The Emperor, struck by the prompt cure of Count Gyulay, with the petition and the conduct of the physician, decided to determine the value of this new system by a series of public experiments. The choice of the physician to conduct. them naturally fell upon Marenzeller. He was the most suitable; forty years in practice, during all which time he had been head of a large military hospital, for ten years having used homeopathic medicine, he presented all the conditions requisite for experiment to be confided to him.

It was a delicate affair, for upon its success depended the introduction of Homeopathy in Austria, and it was necessary to conciliate and make friendly the authorities. The emperor sent him a personal letter, and clinical experiments were commenced in the Garrison Hospital at Vienna.

Dr. Marenzeller was not allowed to publish an account of these experiments, but  J Schmidt kept an accurate account of them, which account he gave to Samuel Hahnemann, who sent it with some remarks to the Archiv, v. 10, pt. 2, p. 73.

A ward containing twelve beds was set apart in the Chief Garrison Hospital at Vienna. A commission of twelve professors of Joseph’s Academy, with the Chief Staff Surgeon, Dr. von Isfordink, at its head, was appointed to watch the experiments.

The ward was provided with a homeopathic pharmacy, and a library of homeopathic books to consult in uncertainty. Two regimental, two superior and two inferior surgeons were appointed, whose sole duty it was to see that the orders of the homeopathic physician were carried out.

Special nurses were appointed. A special kitchen was set apart for the preparation of food for the homeopathic patients, and there was a cook who had been especially instructed in preparing food according to the homeopathic regimen. The surgeons kept watch night and day, in order that nothing should be given to the patients but what the homeopathic physicians ordered. Most of the patients were taken in as new patients, though there a few who had been in the other wards.

Dr. Marenzeller paid a visit every morning and evening at fixed hours, and each time two professors from the Joseph Academy were present. Each two of the professorial commission acted for ten days, when two more replaced them. This clinic opened on April 2, 1828, and lasted for forty days, during which forty two patients were treated. Many medical visitors were usually present at each visit.

At each visit the patients were examined and the result was entered word for word in a book. The diagnosis and prognosis were made by Dr. Marenzeller and the members of the commission respectively. Dr. Marenzeller then made the prescription, gave directions for diet, and all this was entered in the book and subscribed to by the members of the commission.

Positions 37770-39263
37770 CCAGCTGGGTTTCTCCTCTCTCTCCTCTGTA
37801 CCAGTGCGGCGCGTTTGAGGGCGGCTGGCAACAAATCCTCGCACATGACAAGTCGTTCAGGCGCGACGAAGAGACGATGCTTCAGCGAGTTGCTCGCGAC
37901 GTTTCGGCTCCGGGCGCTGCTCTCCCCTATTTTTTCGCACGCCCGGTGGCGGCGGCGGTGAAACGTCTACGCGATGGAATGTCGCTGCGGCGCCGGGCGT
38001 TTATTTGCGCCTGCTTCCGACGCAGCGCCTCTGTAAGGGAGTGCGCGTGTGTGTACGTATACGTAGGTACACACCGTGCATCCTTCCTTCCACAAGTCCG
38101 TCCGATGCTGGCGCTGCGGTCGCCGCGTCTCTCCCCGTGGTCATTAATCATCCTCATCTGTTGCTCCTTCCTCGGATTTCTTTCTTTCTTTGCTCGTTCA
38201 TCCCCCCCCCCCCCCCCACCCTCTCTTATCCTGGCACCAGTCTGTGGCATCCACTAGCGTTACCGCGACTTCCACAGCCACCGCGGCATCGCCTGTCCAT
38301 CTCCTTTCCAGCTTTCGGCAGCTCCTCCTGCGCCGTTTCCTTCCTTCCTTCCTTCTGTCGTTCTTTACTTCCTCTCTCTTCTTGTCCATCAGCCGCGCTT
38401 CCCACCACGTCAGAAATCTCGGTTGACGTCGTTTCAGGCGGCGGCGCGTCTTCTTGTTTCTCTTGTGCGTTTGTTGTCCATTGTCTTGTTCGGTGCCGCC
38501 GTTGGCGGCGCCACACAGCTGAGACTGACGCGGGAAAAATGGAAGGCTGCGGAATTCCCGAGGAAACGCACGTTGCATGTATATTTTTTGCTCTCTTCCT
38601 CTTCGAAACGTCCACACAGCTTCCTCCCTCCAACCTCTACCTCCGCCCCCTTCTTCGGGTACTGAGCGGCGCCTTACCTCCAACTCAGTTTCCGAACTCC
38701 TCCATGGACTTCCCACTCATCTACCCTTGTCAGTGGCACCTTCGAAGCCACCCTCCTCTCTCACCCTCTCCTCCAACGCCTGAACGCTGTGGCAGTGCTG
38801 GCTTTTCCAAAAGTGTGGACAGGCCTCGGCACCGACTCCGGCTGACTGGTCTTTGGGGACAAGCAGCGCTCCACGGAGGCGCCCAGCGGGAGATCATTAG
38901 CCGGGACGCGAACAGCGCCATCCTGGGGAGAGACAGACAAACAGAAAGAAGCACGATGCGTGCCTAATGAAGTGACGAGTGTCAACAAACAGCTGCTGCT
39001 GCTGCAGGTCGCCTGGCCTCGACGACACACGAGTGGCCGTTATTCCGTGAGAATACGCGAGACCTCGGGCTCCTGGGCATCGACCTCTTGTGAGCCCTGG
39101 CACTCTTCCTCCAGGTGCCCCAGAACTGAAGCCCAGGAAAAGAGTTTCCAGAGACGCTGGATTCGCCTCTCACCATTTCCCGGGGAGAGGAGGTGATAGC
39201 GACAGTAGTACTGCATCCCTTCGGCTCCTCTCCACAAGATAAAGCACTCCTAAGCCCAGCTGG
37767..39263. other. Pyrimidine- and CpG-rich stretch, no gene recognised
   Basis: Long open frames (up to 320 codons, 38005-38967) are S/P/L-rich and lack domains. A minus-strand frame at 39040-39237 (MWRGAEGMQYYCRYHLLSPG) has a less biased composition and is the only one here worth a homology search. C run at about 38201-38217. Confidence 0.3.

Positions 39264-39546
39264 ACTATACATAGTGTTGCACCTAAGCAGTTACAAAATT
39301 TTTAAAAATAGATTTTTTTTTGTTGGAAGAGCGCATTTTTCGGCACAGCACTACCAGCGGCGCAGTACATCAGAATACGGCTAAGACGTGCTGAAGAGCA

This took place with every patient and at every visit. The medicine prescribed was always given in the presence of the commissioners. Even other precautions were taken for a fair trial. Dr. Schmidt took notes at each visit, and these are the notes that were published.

In all, forty three patients were admitted. Four by the homeopathic physician; nine by the commissioners; twenty nine from new admissions to the hospital; one came back in consequence of a relapse; thirty two were cured; one died; five were transferred to other wards.

When the experiment ceased five were uncured, but improving. The judgment of the commission of inquiry consisting of the twelve professors of allopathic medicine was:

“The experiments terminated in such a way as to make it impossible to say that they were in favor of or against Homeopathy.”

See Archiv f. hom. Heilkunst, vol. 10, pt. 2, p. 73. The British Journal of Homomeopathy, vol. 12, p. 320. Pierre Augustus Rapou, vol. 1, p. 238. Trans. World’s Conv., vol. 2, p. 200.)

The closing of this clinic was brought about by four convicts, who were told that they were brought there to be experimented upon. They offered active resistance and induced other patients to do the same. While the trial was in progress, Dr. Marenzeller was given an audience by the emperor, who received him kindly and expressed satisfaction at the results of the experiments, of which he received daily reports.

That Marenzeller was himself satisfied with his success is shown by the fact that he left a very lucrative practice in Prague and removed to Vienna in 1829. He is said to have been overwhelmed with patients from morning till late at night and died at his post.

The results of these experiments were not allowed to be published in the Austrian journals, but they were published May 27 and June 6, 1828, in the Allgemeine Homöopathische Zeitung, and also in a German political journal of more extended circulation.